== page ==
On March 27, 2020, Congress passed the Coronavirus Aid, Relief, and Economic Security Act, aka the “CARES Act,” which included stimulus programs and regulatory initiatives in several areas to combat the effects of the pandemic on small businesses and individuals. The CARES Act established several government lending programs, made amendments to federal employment laws and the Bankruptcy Code, and offered mortgage and real estate relief to borrowers, as well as relief to financial institutions, to name a few. The CARES Act is extensive and therefore will not be covered in its entirety in this article. Today, we focus on the Small Business Stimulus Program and expansion of employee rights.
The CARES Act offered a stimulus package for small and medium-sized businesses, including temporary changes to two significant types of loans provided by the U.S. Small Business Administration (“SBA”): 1) the Paycheck Protection Program and 2) the Economic Injury Disaster Loan.
The Paycheck Protection Program
The Paycheck Protection Program (“PPP”) is designed to help small businesses retain employees by providing partially or fully forgivable loans to cover payroll and certain other operating expenses. Loans that were 2.5x the borrower’s average monthly payroll are forgiven if at least 60% of the loan was used to cover payroll expenses. The Consolidated Appropriations Act, which was discussed in our previous article, authorized second draw PPP loans.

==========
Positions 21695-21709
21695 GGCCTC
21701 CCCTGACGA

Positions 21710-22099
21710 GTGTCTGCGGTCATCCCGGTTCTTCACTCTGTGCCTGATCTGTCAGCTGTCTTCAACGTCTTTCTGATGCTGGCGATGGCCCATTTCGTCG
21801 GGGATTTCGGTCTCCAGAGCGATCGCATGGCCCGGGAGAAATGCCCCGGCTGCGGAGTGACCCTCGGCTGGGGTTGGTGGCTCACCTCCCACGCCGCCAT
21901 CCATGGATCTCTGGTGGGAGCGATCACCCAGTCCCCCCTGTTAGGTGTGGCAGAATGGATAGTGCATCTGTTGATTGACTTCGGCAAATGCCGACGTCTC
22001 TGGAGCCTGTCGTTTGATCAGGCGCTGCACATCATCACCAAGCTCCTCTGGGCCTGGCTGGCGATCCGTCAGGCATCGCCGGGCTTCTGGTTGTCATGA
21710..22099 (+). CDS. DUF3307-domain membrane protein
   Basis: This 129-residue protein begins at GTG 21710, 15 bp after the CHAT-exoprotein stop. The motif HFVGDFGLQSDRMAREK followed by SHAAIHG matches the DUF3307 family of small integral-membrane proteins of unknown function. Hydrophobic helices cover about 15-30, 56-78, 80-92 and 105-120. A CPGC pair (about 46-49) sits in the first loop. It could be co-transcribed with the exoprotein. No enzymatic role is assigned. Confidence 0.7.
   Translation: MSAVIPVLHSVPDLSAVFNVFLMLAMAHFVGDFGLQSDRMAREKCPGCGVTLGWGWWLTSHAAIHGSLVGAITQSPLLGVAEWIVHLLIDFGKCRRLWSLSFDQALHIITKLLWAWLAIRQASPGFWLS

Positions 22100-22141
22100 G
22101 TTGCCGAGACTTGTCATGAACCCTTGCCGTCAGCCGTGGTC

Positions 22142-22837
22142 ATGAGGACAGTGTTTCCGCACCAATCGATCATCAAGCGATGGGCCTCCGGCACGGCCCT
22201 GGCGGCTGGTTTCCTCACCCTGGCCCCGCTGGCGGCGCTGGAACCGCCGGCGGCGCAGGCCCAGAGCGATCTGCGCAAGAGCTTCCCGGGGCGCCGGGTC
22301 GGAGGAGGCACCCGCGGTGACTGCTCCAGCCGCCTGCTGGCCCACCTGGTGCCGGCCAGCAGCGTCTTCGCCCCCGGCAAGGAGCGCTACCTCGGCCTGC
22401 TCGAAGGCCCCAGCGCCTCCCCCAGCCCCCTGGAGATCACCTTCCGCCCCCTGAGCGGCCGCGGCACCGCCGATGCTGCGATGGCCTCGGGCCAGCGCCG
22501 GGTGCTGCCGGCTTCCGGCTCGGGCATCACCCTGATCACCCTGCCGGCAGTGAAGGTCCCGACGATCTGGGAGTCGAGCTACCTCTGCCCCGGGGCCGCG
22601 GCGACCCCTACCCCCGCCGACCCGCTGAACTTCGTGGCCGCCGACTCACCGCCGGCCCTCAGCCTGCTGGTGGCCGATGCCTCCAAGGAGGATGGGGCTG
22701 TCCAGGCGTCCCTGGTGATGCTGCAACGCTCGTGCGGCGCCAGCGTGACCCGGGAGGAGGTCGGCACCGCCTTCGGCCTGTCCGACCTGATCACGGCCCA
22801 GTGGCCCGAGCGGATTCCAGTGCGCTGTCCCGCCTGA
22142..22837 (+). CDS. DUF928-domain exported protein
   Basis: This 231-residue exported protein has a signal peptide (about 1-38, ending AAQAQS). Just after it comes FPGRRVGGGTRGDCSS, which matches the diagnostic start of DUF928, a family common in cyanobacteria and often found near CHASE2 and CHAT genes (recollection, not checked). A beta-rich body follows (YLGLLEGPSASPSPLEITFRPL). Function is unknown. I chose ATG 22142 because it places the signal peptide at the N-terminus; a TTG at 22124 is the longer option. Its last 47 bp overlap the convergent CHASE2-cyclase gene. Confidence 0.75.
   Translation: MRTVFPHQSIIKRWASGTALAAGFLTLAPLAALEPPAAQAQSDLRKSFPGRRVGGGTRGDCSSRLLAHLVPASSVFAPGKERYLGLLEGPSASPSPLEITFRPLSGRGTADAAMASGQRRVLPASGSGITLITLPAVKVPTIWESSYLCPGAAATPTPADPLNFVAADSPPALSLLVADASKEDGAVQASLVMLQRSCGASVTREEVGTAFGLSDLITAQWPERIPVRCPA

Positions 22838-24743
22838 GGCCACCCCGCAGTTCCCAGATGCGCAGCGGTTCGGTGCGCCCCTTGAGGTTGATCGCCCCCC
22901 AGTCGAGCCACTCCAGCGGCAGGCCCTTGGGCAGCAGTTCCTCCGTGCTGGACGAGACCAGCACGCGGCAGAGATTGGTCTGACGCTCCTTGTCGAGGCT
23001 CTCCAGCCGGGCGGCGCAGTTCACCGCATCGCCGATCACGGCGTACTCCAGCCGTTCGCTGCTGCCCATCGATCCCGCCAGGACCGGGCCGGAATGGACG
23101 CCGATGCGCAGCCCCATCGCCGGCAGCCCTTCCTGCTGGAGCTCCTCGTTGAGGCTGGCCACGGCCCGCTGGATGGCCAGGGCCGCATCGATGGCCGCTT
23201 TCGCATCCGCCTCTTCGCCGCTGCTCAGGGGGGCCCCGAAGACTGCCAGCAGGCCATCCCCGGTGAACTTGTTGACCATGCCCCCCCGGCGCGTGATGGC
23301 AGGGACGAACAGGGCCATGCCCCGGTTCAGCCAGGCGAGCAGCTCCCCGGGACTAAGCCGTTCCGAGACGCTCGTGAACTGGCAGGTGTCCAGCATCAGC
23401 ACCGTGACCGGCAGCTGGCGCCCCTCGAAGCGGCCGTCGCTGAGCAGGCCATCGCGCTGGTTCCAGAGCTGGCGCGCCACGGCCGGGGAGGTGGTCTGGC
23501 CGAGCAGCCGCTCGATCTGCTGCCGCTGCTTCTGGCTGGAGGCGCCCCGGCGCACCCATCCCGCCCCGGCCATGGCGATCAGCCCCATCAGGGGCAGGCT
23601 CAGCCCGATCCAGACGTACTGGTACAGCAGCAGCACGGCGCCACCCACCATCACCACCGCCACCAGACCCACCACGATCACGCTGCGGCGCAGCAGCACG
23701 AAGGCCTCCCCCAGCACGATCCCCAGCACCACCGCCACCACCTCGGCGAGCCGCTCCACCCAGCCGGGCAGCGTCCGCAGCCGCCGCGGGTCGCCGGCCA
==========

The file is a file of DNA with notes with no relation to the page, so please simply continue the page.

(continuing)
The Economic Injury Disaster Loan
The Economic Injury Disaster Loan (“EIDL”) provided working capital to small businesses, expanding the existing SBA Economic Injury Disaster Lona Program. It provided low interest loans to small businesses to cover payroll and other operating costs. Loans up to $2 million were available based upon financial need and actual economic injury. EIDL loans are not forgivable, and the SBA required that individuals (often the business’s owner) personally guarantee loans in excess of $200,000.
Today, the legal landscape is inundated with businesses struggling to pay back the EIDL loans, and the situation is exacerbated where individuals are on the hook for debt repayment via their personal guarantees.
The Community Advantage Recovery Loan Program
Finally, the Community Advantage Recovery Loan Program provided loans and technical assistance to small business in underserved areas. The program assisted small businesses with adjusting their business models for the pandemic to build financial resiliency, including receiving at least 15 hours of technical assistance from lenders to help the borrower build the resiliency.
Moreover, the CARES Act provided and expanded certain employee rights, including:
- expanding unemployment insurance benefits,
- offering pandemic unemployment assistance,
- unemployment compensation,
- and making state imposition of these requirements a condition of federal funding.
The CARES Act certainly provided relief in the moments the U.S. economy and American business owners needed it the most. Today, however, as loans exit deferment periods and relief programs become remnants of the past, small business are faced with mounting debt in an environment that has not fully recovered from the pandemic.
KI Legal’s corporate restructuring attorneys are knowledgeable on the intricate facets of the CARES Act and have firsthand experience counseling clients affected by direct repercussions of the regulations, including lenders who were precluded from foreclosing on a mortgage and businesses who obtained EIDL loans and are now struggling to repay. Contact KI Legal to explore your options by calling (212) 404-8644 or emailing email@example.com
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